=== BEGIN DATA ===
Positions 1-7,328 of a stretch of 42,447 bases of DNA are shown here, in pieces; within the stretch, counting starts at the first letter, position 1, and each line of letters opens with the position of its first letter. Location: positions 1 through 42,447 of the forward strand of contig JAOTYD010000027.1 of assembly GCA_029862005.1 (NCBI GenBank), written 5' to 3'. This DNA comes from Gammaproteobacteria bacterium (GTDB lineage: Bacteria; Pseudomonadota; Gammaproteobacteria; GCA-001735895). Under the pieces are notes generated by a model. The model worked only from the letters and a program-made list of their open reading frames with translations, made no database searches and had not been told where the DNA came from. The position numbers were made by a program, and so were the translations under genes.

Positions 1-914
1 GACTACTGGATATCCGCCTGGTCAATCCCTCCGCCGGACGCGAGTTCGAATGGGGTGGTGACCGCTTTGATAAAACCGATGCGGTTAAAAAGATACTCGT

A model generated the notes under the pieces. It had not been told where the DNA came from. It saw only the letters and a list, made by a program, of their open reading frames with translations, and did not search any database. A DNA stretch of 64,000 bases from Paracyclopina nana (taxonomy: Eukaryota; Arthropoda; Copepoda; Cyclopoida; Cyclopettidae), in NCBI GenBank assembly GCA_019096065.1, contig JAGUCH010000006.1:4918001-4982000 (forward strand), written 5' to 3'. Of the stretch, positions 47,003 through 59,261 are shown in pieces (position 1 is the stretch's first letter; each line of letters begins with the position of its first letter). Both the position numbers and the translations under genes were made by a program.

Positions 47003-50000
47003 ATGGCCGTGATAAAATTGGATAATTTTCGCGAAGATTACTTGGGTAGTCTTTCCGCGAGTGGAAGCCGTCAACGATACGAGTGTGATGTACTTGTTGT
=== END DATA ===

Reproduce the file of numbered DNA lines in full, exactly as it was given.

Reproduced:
Positions 1-7,328 of a stretch of 42,447 bases of DNA are shown here, in pieces; within the stretch, counting starts at the first letter, position 1, and each line of letters opens with the position of its first letter. Location: positions 1 through 42,447 of the forward strand of contig JAOTYD010000027.1 of assembly GCA_029862005.1 (NCBI GenBank), written 5' to 3'. This DNA comes from Gammaproteobacteria bacterium (GTDB lineage: Bacteria; Pseudomonadota; Gammaproteobacteria; GCA-001735895). Under the pieces are notes generated by a model. The model worked only from the letters and a program-made list of their open reading frames with translations, made no database searches and had not been told where the DNA came from. The position numbers were made by a program, and so were the translations under genes.

Positions 1-914
1 GACTACTGGATATCCGCCTGGTCAATCCCTCCGCCGGACGCGAGTTCGAATGGGGTGGTGACCGCTTTGATAAAACCGATGCGGTTAAAAAGATACTCGT

A model generated the notes under the pieces. It had not been told where the DNA came from. It saw only the letters and a list, made by a program, of their open reading frames with translations, and did not search any database. A DNA stretch of 64,000 bases from Paracyclopina nana (taxonomy: Eukaryota; Arthropoda; Copepoda; Cyclopoida; Cyclopettidae), in NCBI GenBank assembly GCA_019096065.1, contig JAGUCH010000006.1:4918001-4982000 (forward strand), written 5' to 3'. Of the stretch, positions 47,003 through 59,261 are shown in pieces (position 1 is the stretch's first letter; each line of letters begins with the position of its first letter). Both the position numbers and the translations under genes were made by a program.

Positions 47003-50000
47003 ATGGCCGTGATAAAATTGGATAATTTTCGCGAAGATTACTTGGGTAGTCTTTCCGCGAGTGGAAGCCGTCAACGATACGAGTGTGATGTACTTGTTGT